FORT LOWDERDALE, Florida. On Wednesday, Nicholas Cruz pleaded guilty to the murder of 17 people during riots at his former high school in Parkland, Florida, leaving a jury to decide whether he will be executed for one of the deadliest school shootings in the country.
Relatives of the victims, who sat in the courtroom and watched the hearing via Zoom, shook their heads or burst into tears when Cruz made his pleas and then apologized for his crimes.
“Today we saw a cold and calculating killer confess to killing my daughter Gina and 16 other innocent victims at his school,” said Tony Montalto. “His admission of guilt is the first step in the lawsuit, but nothing has changed for my family. Our bright, beautiful and beloved daughter, Gina, is gone, and her killer is still enjoying the blessings of life in prison. “
The plea will set the stage for a trial in which a 12 jury will determine whether 23-year-old Cruz should be sentenced to death or life imprisonment without parole. Given the prominence of the case, District Judge Elizabeth Scherer plans to test thousands of potential jurors. The selection of the jury is scheduled to begin on 4 January.
Cruz entered his pleas after answering a long list of questions from Scherer aimed at confirming his mental capacity. He was charged with 17 counts of murder and 17 counts of attempted murder in the first degree of those wounded in the February 14, 2018 attack at Marjorie Stoneman Douglas High School in Parkland, near Fort Lauderdale.
When several of the parents shook their heads, Cruz apologized, saying, “I’m really sorry for what I did. … Sometimes I cannot live with myself. ” He also added that he would like the survivors to determine for themselves whether he is alive or dead.
Anthony Borges, a former Stoneman Douglas student who was shot five times and seriously wounded, told reporters after the hearing that he accepted Cruz’s apology, but noted that it was not up to him to decide the fate of the admitted killer.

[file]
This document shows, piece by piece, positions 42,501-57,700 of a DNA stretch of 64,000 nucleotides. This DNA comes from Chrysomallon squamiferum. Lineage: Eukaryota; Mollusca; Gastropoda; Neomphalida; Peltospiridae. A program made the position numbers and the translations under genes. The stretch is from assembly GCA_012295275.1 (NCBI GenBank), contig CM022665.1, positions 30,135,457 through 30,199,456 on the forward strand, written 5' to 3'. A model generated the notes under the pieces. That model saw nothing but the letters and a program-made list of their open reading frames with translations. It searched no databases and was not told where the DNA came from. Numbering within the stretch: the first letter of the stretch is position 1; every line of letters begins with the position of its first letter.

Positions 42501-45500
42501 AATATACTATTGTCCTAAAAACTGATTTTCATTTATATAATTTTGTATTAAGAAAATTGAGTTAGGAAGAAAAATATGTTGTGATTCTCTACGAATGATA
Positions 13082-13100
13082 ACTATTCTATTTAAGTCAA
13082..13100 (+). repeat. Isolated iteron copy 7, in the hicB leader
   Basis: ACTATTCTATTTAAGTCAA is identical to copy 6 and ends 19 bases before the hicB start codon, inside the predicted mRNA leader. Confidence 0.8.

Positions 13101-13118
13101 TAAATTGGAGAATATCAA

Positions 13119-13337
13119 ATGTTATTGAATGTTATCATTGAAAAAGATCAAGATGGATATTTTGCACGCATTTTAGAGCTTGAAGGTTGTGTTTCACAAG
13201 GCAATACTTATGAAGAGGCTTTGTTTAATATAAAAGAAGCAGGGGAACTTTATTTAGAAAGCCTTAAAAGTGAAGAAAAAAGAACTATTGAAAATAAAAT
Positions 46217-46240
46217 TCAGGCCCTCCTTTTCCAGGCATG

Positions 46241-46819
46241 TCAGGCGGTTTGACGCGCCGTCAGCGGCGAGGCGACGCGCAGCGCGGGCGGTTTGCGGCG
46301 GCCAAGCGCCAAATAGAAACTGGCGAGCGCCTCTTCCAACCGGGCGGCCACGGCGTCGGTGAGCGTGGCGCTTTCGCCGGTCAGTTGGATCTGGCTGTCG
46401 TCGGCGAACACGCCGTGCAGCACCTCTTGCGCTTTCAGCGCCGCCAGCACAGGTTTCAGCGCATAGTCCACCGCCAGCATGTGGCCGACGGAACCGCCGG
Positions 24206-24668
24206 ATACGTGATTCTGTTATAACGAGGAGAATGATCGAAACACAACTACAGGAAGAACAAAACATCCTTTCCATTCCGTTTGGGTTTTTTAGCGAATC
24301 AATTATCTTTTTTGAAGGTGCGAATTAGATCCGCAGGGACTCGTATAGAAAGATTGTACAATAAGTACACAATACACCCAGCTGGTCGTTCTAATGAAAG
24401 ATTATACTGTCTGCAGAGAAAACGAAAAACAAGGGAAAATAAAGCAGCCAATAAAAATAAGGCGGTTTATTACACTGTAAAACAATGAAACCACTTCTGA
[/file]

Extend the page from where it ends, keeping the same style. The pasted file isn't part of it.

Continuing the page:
“He made the decision to shoot the school,” Borges said. “I am not God to decide whether to kill him or not. This is not my decision. My decision is to become a better person and change the world for every child. I don’t want this to happen to anyone again. It hurts. It hurts. This is very painful. So, I just keep going. That’s all.”
Cruise’s lawyers announced his intention to plead guilty during a hearing last week.
Following requests on Wednesday, former Broward attorney Mike Sats revealed the details of the killings. Investigators said Cruise killed 14 students and three staff members on Valentine’s Day 2018 during a seven-minute rampage through a three-story building in Stoneman Douglas. According to them, he shot victims in the hallways and classrooms with an AR-15 semi-automatic rifle. Cruise had been expelled from Stoneman Douglas a year earlier after a history of threatening, intimidating, unusual and sometimes violent behavior that began in preschool.
The shooting has prompted some Stoneman Douglas students to launch the March for Our Lives movement, which is pushing for tougher gun restrictions at the national level.
Days after the shooting, Cruise’s lawyers offered to convict him in exchange for life imprisonment, saying it would save the community from the emotional turmoil of re-experiencing the assault in court. But Sats turned down the offer, stating that Cruz deserved a death sentence and appointed himself the chief prosecutor. Sats, 79, stepped down as state attorney in January after 44 years, but remains Cruise’s chief prosecutor.
His successor, Harold Pryor, opposes the death penalty but has said he will abide by the law. Like Sats, he never accepted the offer of protection – as an elected official it would have been difficult even in the liberal county of Broward, where there are more than 2 times more Democrats than Republicans.
By pleading guilty to Cruz, his lawyers will be able to argue during the sentencing hearing that he took responsibility for his actions.